The Americans with Disabilities Act
The Americans with Disabilities Act (ADA), enacted by Congress in 1990, is a broad civil rights statute, of which only a portion deals with building and site design. The law is meant to eliminate, as much as possible, unnecessary barriers encountered by persons with disabilities, whose ability to engage in gainful occupations or to achieve maximum personal independence is needlessly restricted. Contrary to a widely held belief, historic buildings and sites are not exempt from compliance. The spirit of the accessibility laws can virtually always be met, if carefully planned, without destroying the historic characteristics of a property. The Texas Historical Commission (THC) can assist property owners and architects in finding solutions for accessibility issues at historic buildings and sites.
The U.S. Department of Justice enforces ADA requirements at the federal level. In Texas, the Texas Department of Licensing and Regulation (TDLR) enforces ADA as it relates to building design. Rather than use the federal design guidelines, Texas adopted its own version, the Texas Accessibility Standards (TAS). Please note that the 2012 TAS became effective on March 15, 2012 and supersedes the previous 1994 version of the TAS. Both versions can be found on the TDLR website.
Some architectural issues covered by the code include: entrances, door widths, restroom sizes and fixtures, elevators, service counters, and signs and parking, among others. TAS requirements apply to newly constructed or substantially renovated buildings. Publicly owned or leased buildings are covered by the requirements, while private single-family residences are not. Privately owned buildings considered "public accommodations" are also covered by the law.
Examples of buildings considered to be public accommodations:
- An inn, hotel, motel or other place of lodging, except a lodging with no more than five rooms for rent that is also the residence of the proprietor (for example, a bed-and-breakfast)
- A restaurant, bar or other establishment serving food or drink
- A theater, concert hall, stadium or other exhibition or entertainment venue
- An auditorium, convention center, lecture hall or public gathering place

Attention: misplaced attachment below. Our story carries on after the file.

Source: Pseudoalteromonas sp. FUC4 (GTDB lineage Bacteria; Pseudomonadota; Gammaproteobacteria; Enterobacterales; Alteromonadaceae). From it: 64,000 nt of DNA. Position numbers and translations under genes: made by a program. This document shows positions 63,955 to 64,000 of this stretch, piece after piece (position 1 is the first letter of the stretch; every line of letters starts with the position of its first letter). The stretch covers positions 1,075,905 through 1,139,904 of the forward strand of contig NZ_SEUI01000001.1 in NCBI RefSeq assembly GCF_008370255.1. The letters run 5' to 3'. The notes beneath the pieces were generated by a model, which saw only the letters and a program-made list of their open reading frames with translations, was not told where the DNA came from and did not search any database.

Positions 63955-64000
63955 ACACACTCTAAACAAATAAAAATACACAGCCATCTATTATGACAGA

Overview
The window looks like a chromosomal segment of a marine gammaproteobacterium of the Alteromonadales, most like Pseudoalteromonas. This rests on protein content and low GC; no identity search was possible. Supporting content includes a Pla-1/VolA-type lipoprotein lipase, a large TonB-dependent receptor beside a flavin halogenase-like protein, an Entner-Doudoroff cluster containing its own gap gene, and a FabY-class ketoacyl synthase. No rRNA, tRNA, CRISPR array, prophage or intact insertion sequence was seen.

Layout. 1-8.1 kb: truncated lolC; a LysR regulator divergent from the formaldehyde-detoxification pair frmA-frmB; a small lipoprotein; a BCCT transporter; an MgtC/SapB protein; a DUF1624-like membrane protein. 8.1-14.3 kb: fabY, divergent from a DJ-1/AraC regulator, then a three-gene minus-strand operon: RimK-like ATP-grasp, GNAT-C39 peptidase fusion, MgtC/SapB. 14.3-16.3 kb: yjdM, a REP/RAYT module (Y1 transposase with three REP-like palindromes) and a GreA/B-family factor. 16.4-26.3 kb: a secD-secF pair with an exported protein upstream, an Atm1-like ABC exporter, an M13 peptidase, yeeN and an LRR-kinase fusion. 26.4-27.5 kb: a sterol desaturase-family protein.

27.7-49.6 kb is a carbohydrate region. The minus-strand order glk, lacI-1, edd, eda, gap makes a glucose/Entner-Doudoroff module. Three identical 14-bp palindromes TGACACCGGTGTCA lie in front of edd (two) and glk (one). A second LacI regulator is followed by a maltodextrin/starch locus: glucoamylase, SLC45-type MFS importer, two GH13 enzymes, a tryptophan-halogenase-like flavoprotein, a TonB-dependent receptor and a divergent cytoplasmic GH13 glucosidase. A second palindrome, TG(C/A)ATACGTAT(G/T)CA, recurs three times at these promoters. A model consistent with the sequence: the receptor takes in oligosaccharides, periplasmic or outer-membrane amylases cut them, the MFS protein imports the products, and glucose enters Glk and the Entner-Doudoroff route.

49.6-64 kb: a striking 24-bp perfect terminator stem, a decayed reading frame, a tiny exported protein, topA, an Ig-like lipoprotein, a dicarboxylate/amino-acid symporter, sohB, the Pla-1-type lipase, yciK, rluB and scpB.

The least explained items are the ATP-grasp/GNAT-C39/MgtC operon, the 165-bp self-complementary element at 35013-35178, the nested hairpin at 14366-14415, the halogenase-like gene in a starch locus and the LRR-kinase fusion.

- An establishment for retail sales or rentals
- Service establishments (lawyer, barber shop, etc.)
- Public transportation facilities
- Recreational spots such as parks, zoos or amusement parks
- Education facilities, all levels, and both public and private
- Social service centers
- Places of exercise and recreation
Construction or alteration projects costing more than $50,000 must have architectural plans submitted to TDLR prior to construction. Smaller projects are still subject to the law but do not have to submit plans.
Buildings being altered require less accommodation than new construction. Historic buildings are expected to comply with the requirements for altered buildings to the fullest extent possible. If full compliance with the TAS code would threaten or destroy the historic or architectural significance of the building, then alternative minimum requirements can be used for that item or feature. A letter from the THC is required to be submitted with a variance application in this case. Other variances may be available from TDLR if compliance is economically infeasible, generally considered to be more than 20 percent of the project cost. Variances are also possible if compliance is technically infeasible when, for example, structural members are in the way, or the space is not large enough to meet the requirements. Due to the complexity of the TAS regulations, the THC recommends that the owners of historic buildings and sites planning a construction or alteration project utilize the services of a licensed architect and/or Registered Accessibility Specialist.
For more information on providing access to historic properties, please contact your county's Division of Architecture project reviewer.